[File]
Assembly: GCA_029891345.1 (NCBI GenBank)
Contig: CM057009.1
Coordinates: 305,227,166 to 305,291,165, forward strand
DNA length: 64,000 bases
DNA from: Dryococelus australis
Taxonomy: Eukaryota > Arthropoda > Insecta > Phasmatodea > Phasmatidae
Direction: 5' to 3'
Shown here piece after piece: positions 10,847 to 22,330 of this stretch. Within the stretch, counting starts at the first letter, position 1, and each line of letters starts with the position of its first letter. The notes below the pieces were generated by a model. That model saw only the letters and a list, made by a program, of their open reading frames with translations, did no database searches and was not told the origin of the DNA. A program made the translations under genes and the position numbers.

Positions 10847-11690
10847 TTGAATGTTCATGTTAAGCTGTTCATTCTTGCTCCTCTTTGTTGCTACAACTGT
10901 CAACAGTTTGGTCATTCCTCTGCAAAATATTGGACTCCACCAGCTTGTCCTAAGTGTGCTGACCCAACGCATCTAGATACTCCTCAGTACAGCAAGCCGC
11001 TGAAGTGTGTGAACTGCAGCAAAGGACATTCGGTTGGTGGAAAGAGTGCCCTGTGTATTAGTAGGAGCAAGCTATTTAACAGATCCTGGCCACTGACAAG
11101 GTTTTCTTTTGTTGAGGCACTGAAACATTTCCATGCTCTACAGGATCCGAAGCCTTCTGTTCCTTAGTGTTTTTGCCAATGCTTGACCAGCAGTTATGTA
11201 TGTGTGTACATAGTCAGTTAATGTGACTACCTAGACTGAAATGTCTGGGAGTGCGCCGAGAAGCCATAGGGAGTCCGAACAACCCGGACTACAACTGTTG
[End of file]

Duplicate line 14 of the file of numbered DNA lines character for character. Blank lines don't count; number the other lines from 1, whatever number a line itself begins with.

11201 TGTGTGTACATAGTCAGTTAATGTGACTACCTAGACTGAAATGTCTGGGAGTGCGCCGAGAAGCCATAGGGAGTCCGAACAACCCGGACTACAACTGTTG